“This idea stemmed from only being able to qualify for homes in the mid 400’s in our current situation. Consequently this idea enables us to get the purchase price needed to get into the neighbourhood we require (well aware of how dumb that sounds). Despite the slightly higher rate for the HELOC, it also enables us to repay as we go without a bunch of repayment rules. So – smart or stupid?”

Stupid, dude. Buying that house (you can’t afford) will put you $500,000 in debt, leave scant reserves, result in a 30-year amortization (bigger interest payments) and soak up your cash flow. It’s a classic one-asset strategy, exposing you to market risk (housing will correct), rate risk (you’ll renew higher) and employment risk (job loss would kill ya). Sounds like you have kids, yet no savings for them (RESPs), and buying this place will mean nothing to put aside for your family for years to come.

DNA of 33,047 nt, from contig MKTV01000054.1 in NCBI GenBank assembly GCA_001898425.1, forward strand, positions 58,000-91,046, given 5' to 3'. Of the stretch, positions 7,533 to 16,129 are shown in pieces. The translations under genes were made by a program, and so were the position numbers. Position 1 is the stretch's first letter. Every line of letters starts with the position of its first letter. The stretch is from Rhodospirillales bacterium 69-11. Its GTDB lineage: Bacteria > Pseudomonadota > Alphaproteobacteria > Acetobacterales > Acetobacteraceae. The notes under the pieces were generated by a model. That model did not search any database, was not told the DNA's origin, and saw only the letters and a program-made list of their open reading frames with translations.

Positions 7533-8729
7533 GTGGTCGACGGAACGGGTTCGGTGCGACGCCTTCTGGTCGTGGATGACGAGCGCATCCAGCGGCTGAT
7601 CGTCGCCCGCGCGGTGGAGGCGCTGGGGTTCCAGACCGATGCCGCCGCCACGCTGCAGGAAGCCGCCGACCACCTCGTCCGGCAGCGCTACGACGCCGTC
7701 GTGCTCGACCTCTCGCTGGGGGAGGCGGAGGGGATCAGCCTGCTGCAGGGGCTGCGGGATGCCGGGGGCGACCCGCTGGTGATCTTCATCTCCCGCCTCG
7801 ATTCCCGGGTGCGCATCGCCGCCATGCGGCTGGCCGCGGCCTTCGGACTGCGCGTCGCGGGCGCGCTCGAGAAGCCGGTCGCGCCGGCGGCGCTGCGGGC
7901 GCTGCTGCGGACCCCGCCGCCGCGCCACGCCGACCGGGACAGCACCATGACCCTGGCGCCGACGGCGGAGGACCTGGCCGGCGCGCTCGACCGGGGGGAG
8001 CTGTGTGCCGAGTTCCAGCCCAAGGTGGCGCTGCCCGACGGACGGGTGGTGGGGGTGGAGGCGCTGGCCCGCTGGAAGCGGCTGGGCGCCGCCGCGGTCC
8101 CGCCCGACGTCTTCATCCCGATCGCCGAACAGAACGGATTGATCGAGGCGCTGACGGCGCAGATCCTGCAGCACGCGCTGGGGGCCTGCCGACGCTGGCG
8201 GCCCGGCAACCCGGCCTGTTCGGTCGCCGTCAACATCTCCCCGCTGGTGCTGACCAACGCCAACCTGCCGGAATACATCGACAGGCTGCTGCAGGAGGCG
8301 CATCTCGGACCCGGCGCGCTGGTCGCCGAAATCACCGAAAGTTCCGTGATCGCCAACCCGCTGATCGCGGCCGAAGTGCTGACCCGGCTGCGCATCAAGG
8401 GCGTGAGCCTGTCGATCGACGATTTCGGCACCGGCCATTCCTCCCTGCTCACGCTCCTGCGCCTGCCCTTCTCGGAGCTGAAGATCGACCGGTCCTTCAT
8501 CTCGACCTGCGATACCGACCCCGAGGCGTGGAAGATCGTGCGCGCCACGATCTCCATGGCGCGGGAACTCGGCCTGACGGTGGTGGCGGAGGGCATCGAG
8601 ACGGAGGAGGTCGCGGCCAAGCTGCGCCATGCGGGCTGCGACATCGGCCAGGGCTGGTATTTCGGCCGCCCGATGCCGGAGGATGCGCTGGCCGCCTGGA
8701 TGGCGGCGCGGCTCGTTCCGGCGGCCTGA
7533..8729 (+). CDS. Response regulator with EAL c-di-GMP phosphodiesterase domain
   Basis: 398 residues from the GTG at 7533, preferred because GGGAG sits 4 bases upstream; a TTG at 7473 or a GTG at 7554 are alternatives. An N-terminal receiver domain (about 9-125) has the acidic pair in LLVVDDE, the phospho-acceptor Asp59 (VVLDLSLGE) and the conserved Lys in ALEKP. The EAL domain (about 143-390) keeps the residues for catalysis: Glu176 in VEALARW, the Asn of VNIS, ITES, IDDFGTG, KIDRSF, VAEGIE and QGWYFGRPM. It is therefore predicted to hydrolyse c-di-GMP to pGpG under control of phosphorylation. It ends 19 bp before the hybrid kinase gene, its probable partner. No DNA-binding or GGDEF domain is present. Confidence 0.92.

Moreover, thinking people (like the bankers) know this bubble won’t last. So when YVR and the GTA stutter, all markets will stumble. Buying now because (a) you fear you never will or (b) the house will make you rich with sure-thing cap gains is emotional, not logical. Face it, if you (i) need your parents to co-sign for your debt, (ii) you have to borrow from family to buy, (iii) you opt for a ridiculous 30-year amortization, (iv) you end up with virtually no equity, half a million in debt and only sixty grand saved plus (v) owning means you become an irresponsible parent, then buying is foolish.

House lust. Debt embrace. So many people have no idea what they’re doing.

Career mortgage broker Paul Therien made some salient points two days ago, to an industry publication: